0
$\begingroup$

I need help solving this task, if anyone had a similar problem, it would help me.

The task is:

Determine the complex numbers $z$ from the condition. $$z^2+|z|=0$$

By my logic, the solutions are : $-i$ and $i$. But I don’t know how to come up with those solutions.

$\endgroup$
  • $\begingroup$ I would start by writing $z=a+bi$ and then calculating the equivalent equations for $a$ and $b$. Please try that and come back with what you get from that. $\endgroup$ – Matti P. Sep 18 at 9:13
3
$\begingroup$

Hint : Assume that $z = x + i(y)$, where $x,y \in \mathbb{R}.$

Then express both $(z^2)$ and $|z|$ in terms of $x$ and $y$.

Then use the expressions to create an equation between $x$ and $y$.

Then, (if possible), simplify the equation as much as possible.

Hint (Alternate):

First check if $z = 0$ fits the constraint.

Then, (separately) assume that $|z| = r$, where $r \in \mathbb{R^+}.$

Then, assume that $z = r(\cos \theta + i\sin \theta),$ where $\theta \in (-\pi, \pi].$

Then, set up an equation between $r$ and $\theta$ (if possible). Then, try to simplify this equation.

| cite | improve this answer | |
$\endgroup$
  • $\begingroup$ Thank you !! :) $\endgroup$ – Srdjan Pesevic Sep 18 at 9:47
2
$\begingroup$

$z=0$ is also a solution.

Indeed let $z=x+iy$ then $$z^{2}+|z|=(x+iy)^{2}+|x+iy|=x^2-y^2+\sqrt{x^2+y^2}+2ixy=0.$$

Now comparing the real and imaginary parts we must have $$x^2-y^2+\sqrt{x^2+y^2}=0\space\space\space\space\space\space\space\space \text{and} \space\space\space\space\space\space\space xy=0$$

From $xy=0$ we have either $x=0$ or $y=0$ or both $x=y=0$.

Clearly $x=y=0$ satisfies both equations, thus $z=0$ is a solution.

For $x=0$ the other equation gives $y^{2}=|y|$ and considering the definition of $|y|$ the possible values are $y=1,-1$ or $0.$ These give $z=x+iy$ to be $z=i,-i$ or $z=0.$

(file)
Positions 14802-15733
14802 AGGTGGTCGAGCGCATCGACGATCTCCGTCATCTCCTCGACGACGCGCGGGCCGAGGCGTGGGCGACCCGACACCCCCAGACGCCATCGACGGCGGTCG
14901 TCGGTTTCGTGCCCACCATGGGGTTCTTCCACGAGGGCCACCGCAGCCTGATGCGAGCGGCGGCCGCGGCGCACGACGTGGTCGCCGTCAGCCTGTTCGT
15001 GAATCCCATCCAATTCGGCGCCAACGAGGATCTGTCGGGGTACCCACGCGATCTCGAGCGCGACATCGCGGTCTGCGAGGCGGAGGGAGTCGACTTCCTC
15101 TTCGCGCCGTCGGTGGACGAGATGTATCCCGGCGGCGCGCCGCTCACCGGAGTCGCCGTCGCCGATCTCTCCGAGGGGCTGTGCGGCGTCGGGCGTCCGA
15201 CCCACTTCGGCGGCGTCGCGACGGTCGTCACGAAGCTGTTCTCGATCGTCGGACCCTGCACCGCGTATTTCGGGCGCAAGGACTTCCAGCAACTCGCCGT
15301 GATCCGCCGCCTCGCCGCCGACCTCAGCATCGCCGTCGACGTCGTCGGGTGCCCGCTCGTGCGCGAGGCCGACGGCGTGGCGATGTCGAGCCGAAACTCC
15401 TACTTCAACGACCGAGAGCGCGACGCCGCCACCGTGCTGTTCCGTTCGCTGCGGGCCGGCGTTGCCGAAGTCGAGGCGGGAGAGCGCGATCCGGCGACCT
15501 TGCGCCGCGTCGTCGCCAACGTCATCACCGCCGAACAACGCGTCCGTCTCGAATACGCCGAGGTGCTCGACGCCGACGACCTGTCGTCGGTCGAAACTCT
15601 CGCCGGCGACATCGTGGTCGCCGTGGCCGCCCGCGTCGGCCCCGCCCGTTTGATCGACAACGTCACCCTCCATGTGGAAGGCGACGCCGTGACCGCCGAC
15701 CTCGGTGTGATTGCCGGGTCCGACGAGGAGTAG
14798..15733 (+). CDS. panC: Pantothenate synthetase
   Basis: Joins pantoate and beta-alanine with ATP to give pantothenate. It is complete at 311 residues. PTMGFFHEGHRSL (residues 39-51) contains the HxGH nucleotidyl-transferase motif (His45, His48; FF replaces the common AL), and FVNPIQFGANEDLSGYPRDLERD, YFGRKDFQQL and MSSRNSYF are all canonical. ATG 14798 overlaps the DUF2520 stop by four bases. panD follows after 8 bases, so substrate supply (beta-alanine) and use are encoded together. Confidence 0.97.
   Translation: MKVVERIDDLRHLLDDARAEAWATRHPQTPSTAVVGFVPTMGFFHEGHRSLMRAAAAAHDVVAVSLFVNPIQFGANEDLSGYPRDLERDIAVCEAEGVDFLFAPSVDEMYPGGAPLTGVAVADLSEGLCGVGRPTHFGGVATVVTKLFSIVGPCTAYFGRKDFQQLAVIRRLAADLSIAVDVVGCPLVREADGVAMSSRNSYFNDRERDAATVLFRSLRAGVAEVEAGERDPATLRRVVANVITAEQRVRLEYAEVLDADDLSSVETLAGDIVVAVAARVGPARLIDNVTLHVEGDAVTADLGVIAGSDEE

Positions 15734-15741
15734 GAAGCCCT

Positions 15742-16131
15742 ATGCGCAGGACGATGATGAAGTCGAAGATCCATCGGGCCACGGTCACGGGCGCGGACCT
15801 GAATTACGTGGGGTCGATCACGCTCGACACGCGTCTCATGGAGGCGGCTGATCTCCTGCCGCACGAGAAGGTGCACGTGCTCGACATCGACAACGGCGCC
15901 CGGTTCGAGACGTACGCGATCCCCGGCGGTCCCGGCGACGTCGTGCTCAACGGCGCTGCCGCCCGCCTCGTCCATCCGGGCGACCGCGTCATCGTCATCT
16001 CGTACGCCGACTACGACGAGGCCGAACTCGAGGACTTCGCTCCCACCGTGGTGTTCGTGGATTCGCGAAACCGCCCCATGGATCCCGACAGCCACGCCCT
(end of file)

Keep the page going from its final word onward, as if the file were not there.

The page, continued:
Similarly when $y=0$ you'll find that $x=0,-i$ or $i.$

| cite | improve this answer | |
$\endgroup$
2
$\begingroup$

As $\vert z \vert$ is a real, $z^2$ has to be a real too. Hence $z=a$ or $z=ia$ with $a \in \mathbb R$.

In the first case $a^2 = -\vert a \vert$ and $a=0$ is a unique solution as $\vert a \vert \ge 0$.

In the second case, you get $a^2 = \vert a \vert$. Which is equivalent to $a \in \{0,-1,1\}$.

Finally the solution set is $\{0,-i,i\}$.

| cite | improve this answer | |
$\endgroup$
  • $\begingroup$ You've still your two cases mixed up, or your signs wrong. $\endgroup$ – Jaap Scherphuis Sep 18 at 9:27
  • $\begingroup$ @JaapScherphuis Thanks... corrected hopefully now! $\endgroup$ – mathcounterexamples.net Sep 18 at 9:28
  • $\begingroup$ Check again. The given equation is $z^2=-|z|$. $\endgroup$ – Jaap Scherphuis Sep 18 at 9:33
  • $\begingroup$ Houuuuups...... $\endgroup$ – mathcounterexamples.net Sep 18 at 9:36
  • $\begingroup$ Thank you ! :)) $\endgroup$ – Srdjan Pesevic Sep 18 at 9:47
0
$\begingroup$

There's naturally the obvious solution $z=0$.

For the other solutions, it is very short using the exponential form of complex numbers. So set $$z= r\mathrm e^{i\theta}\qquad(r>0,\; -\pi <\theta\le \pi).$$ The equation becomes $$r=-r^2\mathrm e^{2i\theta}\iff -1=re^{2i\theta}\iff \begin{cases}r=1\\2\theta\equiv \pi\bmod 2\pi\end{cases}\iff \begin{cases}r=1\\\theta\equiv \frac\pi 2\bmod \pi\end{cases}$$ so the nonzero solutions are $$\mathrm e^{i\tfrac\pi 2}=i,\quad\text{ and }\quad\mathrm e^{-i\tfrac\pi 2}=-i.$$

| cite | improve this answer | |
$\endgroup$

Not the answer you're looking for? Browse other questions tagged or ask your own question.